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Once upon a time (in our society), firemen used to put out fires. But in the dystopian nightmare world Guy Montag inhabits, a fireman's job is to set fires—to set fires on which books are thrown, to be precise. Books are considered dangerous in this conformist, mass-consumerist society; they do crazy things like encourage people to think. So, onto the fire they go.

At first, Montag is incredibly proud of the part he plays in these wanton acts of bibiliophobic destruction. He cheerfully goes along with burning books without a moment's thought, just as a loyal servant of the regime should. It's only after meeting a highly unusual woman by the name of Clarisse—unusual in that she is a staunch non-conformist with ideas of her own—that Montag begins to see the light among the heat, as it were. From then on, he gradually morphs into a rebel, determined to overthrow the evil regime to which he's given such loyal, faithful service over many years.

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The opening line of Fahrenheit 451 describes Montag's feelings about his job:

"It was a pleasure to burn. It was a special pleasure to see things eaten, to see things blackened, and changed" (3).

Initially, Montag is proud to be a fireman. He upholds the law by burning the houses of those who own books, and, of course, he burns the books as well.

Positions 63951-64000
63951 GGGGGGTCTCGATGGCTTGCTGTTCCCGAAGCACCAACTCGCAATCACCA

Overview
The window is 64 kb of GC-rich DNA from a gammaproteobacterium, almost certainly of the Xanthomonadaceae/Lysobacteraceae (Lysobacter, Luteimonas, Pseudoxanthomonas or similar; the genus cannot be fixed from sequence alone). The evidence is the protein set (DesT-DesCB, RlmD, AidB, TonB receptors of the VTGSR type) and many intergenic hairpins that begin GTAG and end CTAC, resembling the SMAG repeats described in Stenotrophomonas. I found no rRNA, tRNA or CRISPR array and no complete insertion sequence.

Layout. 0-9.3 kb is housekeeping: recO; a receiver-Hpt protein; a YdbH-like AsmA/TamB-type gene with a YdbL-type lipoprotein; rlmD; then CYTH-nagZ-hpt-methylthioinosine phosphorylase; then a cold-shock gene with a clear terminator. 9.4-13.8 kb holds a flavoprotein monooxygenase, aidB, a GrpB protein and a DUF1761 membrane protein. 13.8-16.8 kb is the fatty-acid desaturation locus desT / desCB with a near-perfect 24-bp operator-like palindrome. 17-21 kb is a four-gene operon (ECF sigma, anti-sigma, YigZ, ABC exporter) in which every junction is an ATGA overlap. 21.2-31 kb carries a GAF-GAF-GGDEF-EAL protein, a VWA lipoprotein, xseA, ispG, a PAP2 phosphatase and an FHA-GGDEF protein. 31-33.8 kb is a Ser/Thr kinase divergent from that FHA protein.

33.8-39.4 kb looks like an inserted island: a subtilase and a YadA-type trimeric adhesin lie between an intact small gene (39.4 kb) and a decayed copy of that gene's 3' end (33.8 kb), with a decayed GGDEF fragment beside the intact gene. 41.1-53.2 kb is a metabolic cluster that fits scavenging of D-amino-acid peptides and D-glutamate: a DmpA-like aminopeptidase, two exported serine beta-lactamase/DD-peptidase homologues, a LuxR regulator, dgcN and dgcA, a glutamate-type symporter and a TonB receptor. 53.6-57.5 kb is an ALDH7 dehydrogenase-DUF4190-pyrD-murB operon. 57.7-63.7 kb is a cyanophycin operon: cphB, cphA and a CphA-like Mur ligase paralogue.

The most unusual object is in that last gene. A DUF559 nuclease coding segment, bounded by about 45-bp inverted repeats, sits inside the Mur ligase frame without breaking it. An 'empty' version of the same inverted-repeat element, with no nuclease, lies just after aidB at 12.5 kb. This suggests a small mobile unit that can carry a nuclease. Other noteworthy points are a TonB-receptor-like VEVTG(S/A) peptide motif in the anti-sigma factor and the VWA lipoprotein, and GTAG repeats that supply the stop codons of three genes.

When he meets a teenaged girl named Clarisse, he tells her that kerosene "is nothing but perfume to me" (6). This shows that Montag not only likes his job, but he fancies it to the point of loving the smell of the thing that helps to start the fires. When the girl presses him further to discuss his job, Montag proudly says that "It's fine work" (8). All he really has to do is show up to people's houses, burn books, then the house, and return to the fire station. Usually, the police arrest the owners of the home before the firemen arrive, so Montag doesn't see that he is hurting people in his line of work. It's just fun to burn things down, and he's been doing it for ten years.

After meeting Clarisse, who challenges his current state of mind about life and his job, he also sees a woman burn herself for her books. Apparently, the police didn't get to the old woman and arrest her before the firemen arrive at the scene. Montag is so mentally disturbed to witness the old woman's suicide that he goes home and throws up. Based on his experiences with Clarisse and the old woman, Montag changes and doesn't see his job as so noble anymore, and that is where the rest of the story begins.

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Montag's job in Fahrenheit 451 is that of a fireman. He is charged with the task of burning books. This act is done in the hopes of calming the masses by eliminating material that may drive them to express themselves in a negative manner. At the beginning of the novel, Montag does not mind his job; he just does what he is told without question.

Then after meeting a young woman named Clarisse, he begins to change. She questions his role as firefighter which causes him to question what he does for a living. Montag soon realizes that everyone is dulled into a false sense of happiness. This is achieved through the removal of the things which could stimulate people mentally and so forth, namely the books he is burning at work.